Looking Like the Enemy
In response to racist and xenophobic wartime hysteria following Pearl Harbor, President Roosevelt signed an executive order that gave the army power to exclude whomever it saw fit under the guise of “military necessity.”
For nearly a decade prior to the outbreak of war, various federal agencies had been conducting surveillance in Japanese American communities in anticipation of a possible war with Japan. The general consensus of those agencies was that the Japanese American community as a whole posed little threat to the U.S. should war with Japan take place. They also put together custodial detention lists of those who would be arrested should war come. These lists allowed the government to begin rounding up what were now “enemy aliens” within hours after the attack on Pearl Harbor. For the most part, those apprehended were male immigrant community leaders who were suspect for the positions they held—heads of a Japanese Association branch or priests at Buddhist temples, for instance—rather than for anything they had specifically done. Initially held in local facilities—along with some prisoners of German and Italian descent—they were moved to internment camps run by the army or Immigration and Naturalization Service, with most spending the duration of the war there, sometimes alongside Japanese Latin Americans who had been evicted from their homes and brought to the U.S for internment.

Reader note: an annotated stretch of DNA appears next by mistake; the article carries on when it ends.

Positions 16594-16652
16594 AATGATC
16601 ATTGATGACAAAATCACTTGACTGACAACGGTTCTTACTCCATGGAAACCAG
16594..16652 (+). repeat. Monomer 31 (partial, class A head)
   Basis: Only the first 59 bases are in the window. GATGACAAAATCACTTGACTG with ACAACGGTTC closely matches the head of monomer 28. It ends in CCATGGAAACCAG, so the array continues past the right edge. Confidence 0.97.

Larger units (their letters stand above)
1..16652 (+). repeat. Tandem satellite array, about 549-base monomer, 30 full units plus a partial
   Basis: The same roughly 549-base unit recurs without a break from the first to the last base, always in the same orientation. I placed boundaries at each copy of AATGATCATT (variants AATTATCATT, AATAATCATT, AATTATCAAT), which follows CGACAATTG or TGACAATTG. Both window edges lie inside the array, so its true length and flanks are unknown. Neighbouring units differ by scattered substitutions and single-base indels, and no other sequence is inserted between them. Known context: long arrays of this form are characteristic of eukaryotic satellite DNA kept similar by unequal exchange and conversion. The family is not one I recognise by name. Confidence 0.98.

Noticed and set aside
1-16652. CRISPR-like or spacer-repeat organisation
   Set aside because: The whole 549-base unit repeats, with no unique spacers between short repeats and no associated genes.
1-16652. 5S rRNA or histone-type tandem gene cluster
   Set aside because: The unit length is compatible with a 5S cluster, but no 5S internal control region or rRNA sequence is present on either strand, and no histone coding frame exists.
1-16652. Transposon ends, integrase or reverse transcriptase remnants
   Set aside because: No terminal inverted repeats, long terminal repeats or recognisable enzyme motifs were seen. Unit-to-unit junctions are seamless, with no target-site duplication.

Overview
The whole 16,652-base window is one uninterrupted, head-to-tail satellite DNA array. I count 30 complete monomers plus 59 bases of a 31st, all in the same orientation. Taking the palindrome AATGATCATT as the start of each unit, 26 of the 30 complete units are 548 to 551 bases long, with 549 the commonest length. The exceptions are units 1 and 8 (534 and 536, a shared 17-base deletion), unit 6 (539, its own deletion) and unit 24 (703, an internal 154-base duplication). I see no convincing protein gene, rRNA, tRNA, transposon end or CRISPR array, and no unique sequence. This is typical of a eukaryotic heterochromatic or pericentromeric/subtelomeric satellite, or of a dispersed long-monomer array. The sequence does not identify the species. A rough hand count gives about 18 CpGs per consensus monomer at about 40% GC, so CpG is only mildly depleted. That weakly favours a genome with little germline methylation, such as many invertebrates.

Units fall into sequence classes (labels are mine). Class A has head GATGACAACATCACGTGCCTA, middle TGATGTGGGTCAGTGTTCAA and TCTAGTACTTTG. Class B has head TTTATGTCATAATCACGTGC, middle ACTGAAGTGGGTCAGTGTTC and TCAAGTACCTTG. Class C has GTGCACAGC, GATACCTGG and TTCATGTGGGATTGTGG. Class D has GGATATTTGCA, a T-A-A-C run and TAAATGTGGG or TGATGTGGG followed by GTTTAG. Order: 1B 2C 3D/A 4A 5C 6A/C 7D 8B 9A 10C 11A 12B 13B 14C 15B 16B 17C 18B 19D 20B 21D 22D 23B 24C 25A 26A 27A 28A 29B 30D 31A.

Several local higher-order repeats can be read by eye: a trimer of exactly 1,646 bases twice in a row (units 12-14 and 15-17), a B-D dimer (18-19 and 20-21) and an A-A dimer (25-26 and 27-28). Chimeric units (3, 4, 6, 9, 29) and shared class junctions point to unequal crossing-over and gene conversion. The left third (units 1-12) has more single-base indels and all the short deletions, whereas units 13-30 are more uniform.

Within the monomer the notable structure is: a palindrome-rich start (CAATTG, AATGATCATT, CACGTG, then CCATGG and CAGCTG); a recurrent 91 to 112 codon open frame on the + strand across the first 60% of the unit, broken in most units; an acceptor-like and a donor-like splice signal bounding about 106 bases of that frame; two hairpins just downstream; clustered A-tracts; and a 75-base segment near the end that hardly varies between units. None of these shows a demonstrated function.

Despite the swift arrest and detention of all whom prewar surveillance had identified as suspect, calls for stronger measures soon came from West Coast political leaders, who drew upon five decades of anti-Japanese sentiment. Such sentiment dovetailed with views held by General John L. DeWitt, the head of the army’s Western Defense Command, which was charged with the defense of the Western U.S. They influenced key figures in the War Department to advocate for removing all Japanese Americans from West Coast states. Though the Justice Department, led by Attorney General Francis Biddle, opposed such measures, the proponents of mass removal won out, and President Franklin D. Roosevelt issued Executive Order 9066—which gave the army power to exclude whomever it saw fit under the guise of “military necessity”—on February 19, 1942.
Armed with EO 9066, General DeWitt wasted no time in ordering the West Coast be cleared of Japanese Americans. At first, Japanese Americans were encouraged to move inland on their own, what the government called “voluntary evacuation.” Not surprisingly, leaders of other Western states objected, and this plan was called off after a mere 5,000 out of 110,000 Japanese Americans living on the West Coast had moved. Instead, the army’s Wartime Civil Control Administration (WCCA) quickly created fifteen “assembly centers” and two “reception centers” to house the Japanese Americans. The “assembly centers” utilized existing facilities such as fairgrounds and horse racing tracks located near the areas where Japanese Americans were being removed. The WCCA efficiently removed Japanese Americans neighborhood-by-neighborhood over the spring and summer of 1942 in a series of 108 exclusion orders. Residents of the area defined by each order were given a week to tie up their affairs and report for their own exile. Stories abound of profiteers offering distressed Nikkei pennies on the dollar for their possessions or taking over farms filled with ready-to-harvest produce. As Japanese Americans got on the trains and buses, they wondered what the future held for them.